Why data is key in the energy convergence

As a partner specialising in emerging energy and greentech markets at international law firm Pinsent Masons, Peter Feehan has a bird’s eye view of the changes that are sweeping the energy sector.

He and his colleagues are helping power and utility companies adapt to the blurring of lines between the traditional energy arena and an increasing number of so-called disruptors.

“We are in interesting times,” Feehan tells me. “The energy sector has never been more exciting. We are seeing a very changing landscape across all the sectors that form the energy environment.

“There is a real shift in terms of dynamics. In conventional power, it’s moved from efficiency of kit to looking at how quickly machinery can be started.

He says this need for speed has come about “as a result of the way that we are utilizing power. People are more immediate now in their power demands. It’s not about baseload now – it’s about how companies can respond to price signals.”

He says there is no “predefined shape around the usage of power” – it’s more localized.

“A lot of the power now is at a more distributed and localized level. There’s a changing landscape in how we are using power and there’s a changing landscape around where that power is generated. And there’s changing demand profiles as well. So somehow all generators, infrastructure providers and energy suppliers have got to respond to that.”

He says that how companies plan a strategy for that response depends on the size of that company.

“Each of those market segments that make up the energy sector are trying to respond in the best way that they can. What we are finding is that the pace of that change is very rapid, and the ability to respond to those market changes is difficult at times, given the size of some companies that need to maintain shareholder value and investor confidence.

“Given that some of the larger players in the power market can’t move as quickly as some of the disruptors, we are seeing a convergence in the marketplace between the energy sector and the tech sectors.”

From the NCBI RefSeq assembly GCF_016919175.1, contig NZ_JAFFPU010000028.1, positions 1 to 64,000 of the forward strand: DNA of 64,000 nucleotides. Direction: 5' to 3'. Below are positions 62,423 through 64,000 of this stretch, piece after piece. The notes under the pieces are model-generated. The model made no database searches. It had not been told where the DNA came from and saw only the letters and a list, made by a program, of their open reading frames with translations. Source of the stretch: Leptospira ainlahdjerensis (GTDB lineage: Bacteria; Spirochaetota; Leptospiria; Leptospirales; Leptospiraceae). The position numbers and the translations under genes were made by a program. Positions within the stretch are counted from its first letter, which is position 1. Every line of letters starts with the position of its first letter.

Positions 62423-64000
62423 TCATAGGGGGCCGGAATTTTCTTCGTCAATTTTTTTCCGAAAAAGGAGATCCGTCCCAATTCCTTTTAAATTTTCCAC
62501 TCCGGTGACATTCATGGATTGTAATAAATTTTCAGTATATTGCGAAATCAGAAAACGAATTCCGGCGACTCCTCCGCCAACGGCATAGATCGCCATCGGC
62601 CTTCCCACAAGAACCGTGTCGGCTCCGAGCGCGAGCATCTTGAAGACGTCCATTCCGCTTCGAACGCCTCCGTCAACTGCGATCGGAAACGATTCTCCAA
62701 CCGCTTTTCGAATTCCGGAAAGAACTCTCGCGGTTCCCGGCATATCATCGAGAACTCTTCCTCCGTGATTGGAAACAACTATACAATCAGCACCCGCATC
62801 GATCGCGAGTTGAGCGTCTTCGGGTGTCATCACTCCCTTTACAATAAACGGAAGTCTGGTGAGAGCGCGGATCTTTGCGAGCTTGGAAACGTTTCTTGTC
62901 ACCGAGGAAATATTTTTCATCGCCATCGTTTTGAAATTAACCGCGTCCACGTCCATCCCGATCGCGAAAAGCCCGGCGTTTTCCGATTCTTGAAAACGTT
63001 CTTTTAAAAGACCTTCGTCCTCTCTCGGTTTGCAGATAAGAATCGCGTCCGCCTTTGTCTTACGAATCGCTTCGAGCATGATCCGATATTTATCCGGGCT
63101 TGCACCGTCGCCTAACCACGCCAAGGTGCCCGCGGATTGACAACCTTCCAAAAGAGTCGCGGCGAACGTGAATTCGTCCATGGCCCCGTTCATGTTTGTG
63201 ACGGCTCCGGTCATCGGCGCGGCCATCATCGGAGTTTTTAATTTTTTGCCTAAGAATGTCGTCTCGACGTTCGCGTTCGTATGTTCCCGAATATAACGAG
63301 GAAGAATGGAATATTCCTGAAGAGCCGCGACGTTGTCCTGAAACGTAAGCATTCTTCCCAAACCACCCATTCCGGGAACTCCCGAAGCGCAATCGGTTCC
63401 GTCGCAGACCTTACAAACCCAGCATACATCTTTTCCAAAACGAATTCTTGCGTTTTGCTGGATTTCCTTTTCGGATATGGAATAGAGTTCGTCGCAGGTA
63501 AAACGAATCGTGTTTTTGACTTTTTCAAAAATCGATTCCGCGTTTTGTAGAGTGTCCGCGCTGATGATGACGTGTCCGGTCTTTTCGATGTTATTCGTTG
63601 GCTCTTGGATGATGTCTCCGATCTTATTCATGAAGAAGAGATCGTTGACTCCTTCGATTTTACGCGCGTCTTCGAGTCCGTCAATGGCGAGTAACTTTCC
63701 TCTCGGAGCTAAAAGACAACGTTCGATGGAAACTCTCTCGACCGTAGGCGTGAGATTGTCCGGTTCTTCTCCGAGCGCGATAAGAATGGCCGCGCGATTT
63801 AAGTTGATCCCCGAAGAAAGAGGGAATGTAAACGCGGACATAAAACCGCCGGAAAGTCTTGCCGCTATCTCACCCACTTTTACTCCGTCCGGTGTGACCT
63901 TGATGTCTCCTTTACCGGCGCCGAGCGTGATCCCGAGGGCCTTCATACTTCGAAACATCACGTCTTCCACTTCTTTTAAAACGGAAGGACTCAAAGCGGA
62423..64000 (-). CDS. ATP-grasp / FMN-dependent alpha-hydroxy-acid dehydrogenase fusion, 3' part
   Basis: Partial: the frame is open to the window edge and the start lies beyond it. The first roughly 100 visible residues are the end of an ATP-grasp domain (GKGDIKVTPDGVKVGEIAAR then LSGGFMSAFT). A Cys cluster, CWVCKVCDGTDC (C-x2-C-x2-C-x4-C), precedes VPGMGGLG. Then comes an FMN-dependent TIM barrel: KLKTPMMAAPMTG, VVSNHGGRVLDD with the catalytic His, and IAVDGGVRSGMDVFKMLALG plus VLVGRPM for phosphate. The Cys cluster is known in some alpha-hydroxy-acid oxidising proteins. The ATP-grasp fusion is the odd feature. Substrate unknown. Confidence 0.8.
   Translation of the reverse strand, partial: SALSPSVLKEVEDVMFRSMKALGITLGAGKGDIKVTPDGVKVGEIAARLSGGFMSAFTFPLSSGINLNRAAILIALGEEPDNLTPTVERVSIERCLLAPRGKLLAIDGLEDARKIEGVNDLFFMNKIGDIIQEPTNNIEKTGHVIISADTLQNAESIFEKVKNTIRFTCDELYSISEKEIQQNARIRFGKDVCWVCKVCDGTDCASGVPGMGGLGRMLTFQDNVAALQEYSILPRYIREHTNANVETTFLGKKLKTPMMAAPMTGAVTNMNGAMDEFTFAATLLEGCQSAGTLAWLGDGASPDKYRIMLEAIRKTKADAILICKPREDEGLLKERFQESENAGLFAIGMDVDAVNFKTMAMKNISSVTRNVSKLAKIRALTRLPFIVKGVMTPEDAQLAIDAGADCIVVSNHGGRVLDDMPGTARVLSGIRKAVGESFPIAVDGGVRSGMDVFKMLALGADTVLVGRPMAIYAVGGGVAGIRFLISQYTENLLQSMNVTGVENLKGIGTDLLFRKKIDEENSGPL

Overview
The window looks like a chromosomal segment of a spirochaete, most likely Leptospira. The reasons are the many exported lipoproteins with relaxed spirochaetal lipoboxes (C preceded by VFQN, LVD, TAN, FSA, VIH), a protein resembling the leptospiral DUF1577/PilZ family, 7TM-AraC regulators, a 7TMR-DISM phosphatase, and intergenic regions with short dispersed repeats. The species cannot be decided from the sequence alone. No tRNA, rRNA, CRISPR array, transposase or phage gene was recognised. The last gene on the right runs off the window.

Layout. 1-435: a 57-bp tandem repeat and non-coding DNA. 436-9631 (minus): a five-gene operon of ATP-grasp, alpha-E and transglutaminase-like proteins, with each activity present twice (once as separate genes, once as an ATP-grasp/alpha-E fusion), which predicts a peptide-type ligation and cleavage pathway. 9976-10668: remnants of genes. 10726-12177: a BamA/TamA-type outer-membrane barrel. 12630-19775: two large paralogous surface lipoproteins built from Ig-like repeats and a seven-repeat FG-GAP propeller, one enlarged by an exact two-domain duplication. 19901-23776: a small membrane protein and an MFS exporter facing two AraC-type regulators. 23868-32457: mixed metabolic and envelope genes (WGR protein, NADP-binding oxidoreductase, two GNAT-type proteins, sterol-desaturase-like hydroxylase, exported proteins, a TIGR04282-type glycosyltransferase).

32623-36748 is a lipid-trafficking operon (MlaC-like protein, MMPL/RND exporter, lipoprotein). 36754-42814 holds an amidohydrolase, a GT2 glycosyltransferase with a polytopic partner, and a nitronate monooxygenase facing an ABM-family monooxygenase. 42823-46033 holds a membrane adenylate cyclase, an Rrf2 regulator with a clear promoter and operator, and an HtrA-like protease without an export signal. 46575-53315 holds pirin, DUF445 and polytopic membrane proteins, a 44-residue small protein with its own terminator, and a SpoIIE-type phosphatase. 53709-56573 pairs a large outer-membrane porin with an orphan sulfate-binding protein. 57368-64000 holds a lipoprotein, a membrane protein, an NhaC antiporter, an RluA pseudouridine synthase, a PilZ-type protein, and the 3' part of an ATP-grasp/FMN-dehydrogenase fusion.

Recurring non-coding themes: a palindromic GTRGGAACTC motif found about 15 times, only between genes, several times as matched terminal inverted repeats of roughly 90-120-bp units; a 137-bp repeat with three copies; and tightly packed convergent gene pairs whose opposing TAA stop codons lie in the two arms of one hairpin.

He says it would “be imprudent from an investor profile for big energy companies to go head-first into these new markets”, so instead they are looking at joint ventures, partnerships and even acquisitions where appropriate to respond and keep ahead of the market change.

He explains that what established energy actors are trying to do is “work out where they best fit in the energy landscape. What is their play? Is it around agility in retail and commercial supply? Is it around operation of assets? Or is it asset ownership?

“In the European marketplace it is very much a sense of ‘where best do we see the future of our business’? Tech acquisition or partnership is a part of that. Utility players are considering how they best resize and reshape their business to respond to market pressure and forces.”

He says the energy sector is essentially asking itself one key question: “Is the way we have done things for the last 100 years a market that is future-ready for the next 100 years? And do we need to perfect that marketplace in order to respond to these greater challenges?

“The key to all of this is actually understanding more how we use energy – and that comes from the data. Only once we better understand how we use energy can we deploy assets at the distributed level, as well as at the transmission level, far more effectively, both in the marketplace and indeed from an energy solutions position. The use of data has increased in tandem with the need for more technical solutions and the need for an ever-smarter grid.

Peter Feehan is speaking at Electrify Europe in Vienna in June, alongside several other energy lawyers from Pinsent Masons. For more details and to register, click here

This article is an extract from a longer exclusive interview that will appear in PEi magazine later this month. Subscribe now to be sure of receiving your issue.

 

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Norway presses ahead with CCS development

The Norwegian government has announced that it will invest
an additional $34m in developing its carbon capture and storage (CCS)
capability. The funding is aimed at the country’s large-scale industrial CCS programme.

The Carbon Capture and Storage Association has welcomed the news with Dr Luke
Warren, Chief Executive of the CCSA, commenting, “ “We are encouraged to see
that the Norwegian Government has today moved a step closer to realising a
Norwegian industrial CCS cluster.”

The commitment to further studies for both the Norcem cement plant and the
Klemetsrud waste-to-energy facility is globally significant – as both of these
would represent world-first low-carbon industrial projects through CCS,
enabling these industries to contribute to clean growth.

Norwegian CCS project

“The Norwegian Government will also take forward the development of CCS
transport and storage infrastructure on the west coast of Norway. Developing
CO2 storage assets for Europe is of vital importance to meet Paris Agreement
climate targets and to decarbonise some of our most important industrial
sectors.”

The Norwegian government proposes to fund FEED studies (Front End Engineering
and Design studies) with $9.8M in 2018. The total funding for the demonstration